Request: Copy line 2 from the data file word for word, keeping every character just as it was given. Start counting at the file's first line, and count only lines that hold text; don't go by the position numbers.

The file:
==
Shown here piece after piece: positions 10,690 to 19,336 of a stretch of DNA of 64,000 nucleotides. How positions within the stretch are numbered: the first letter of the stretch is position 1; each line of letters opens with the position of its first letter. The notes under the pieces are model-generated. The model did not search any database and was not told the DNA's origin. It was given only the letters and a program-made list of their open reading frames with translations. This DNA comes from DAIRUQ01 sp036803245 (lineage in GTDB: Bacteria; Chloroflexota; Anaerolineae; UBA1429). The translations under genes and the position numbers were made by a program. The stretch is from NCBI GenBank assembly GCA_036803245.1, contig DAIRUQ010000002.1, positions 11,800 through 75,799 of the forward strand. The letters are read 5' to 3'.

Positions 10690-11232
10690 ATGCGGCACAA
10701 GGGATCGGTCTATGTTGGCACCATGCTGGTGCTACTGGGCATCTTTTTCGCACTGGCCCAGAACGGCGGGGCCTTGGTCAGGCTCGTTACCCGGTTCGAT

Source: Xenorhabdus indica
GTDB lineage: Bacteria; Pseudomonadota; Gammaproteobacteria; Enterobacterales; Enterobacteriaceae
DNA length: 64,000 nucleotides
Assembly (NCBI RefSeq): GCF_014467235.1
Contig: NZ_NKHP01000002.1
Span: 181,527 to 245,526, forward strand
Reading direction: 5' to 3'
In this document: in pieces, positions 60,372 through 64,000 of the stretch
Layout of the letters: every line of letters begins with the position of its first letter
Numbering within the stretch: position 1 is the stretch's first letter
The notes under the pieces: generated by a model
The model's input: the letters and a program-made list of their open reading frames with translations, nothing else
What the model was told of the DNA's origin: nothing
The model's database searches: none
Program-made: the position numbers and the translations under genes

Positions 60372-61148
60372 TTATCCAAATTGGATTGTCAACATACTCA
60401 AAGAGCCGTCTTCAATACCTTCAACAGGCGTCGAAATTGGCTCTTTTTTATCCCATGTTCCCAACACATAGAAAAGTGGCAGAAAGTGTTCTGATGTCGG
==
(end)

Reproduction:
Positions 10690-11232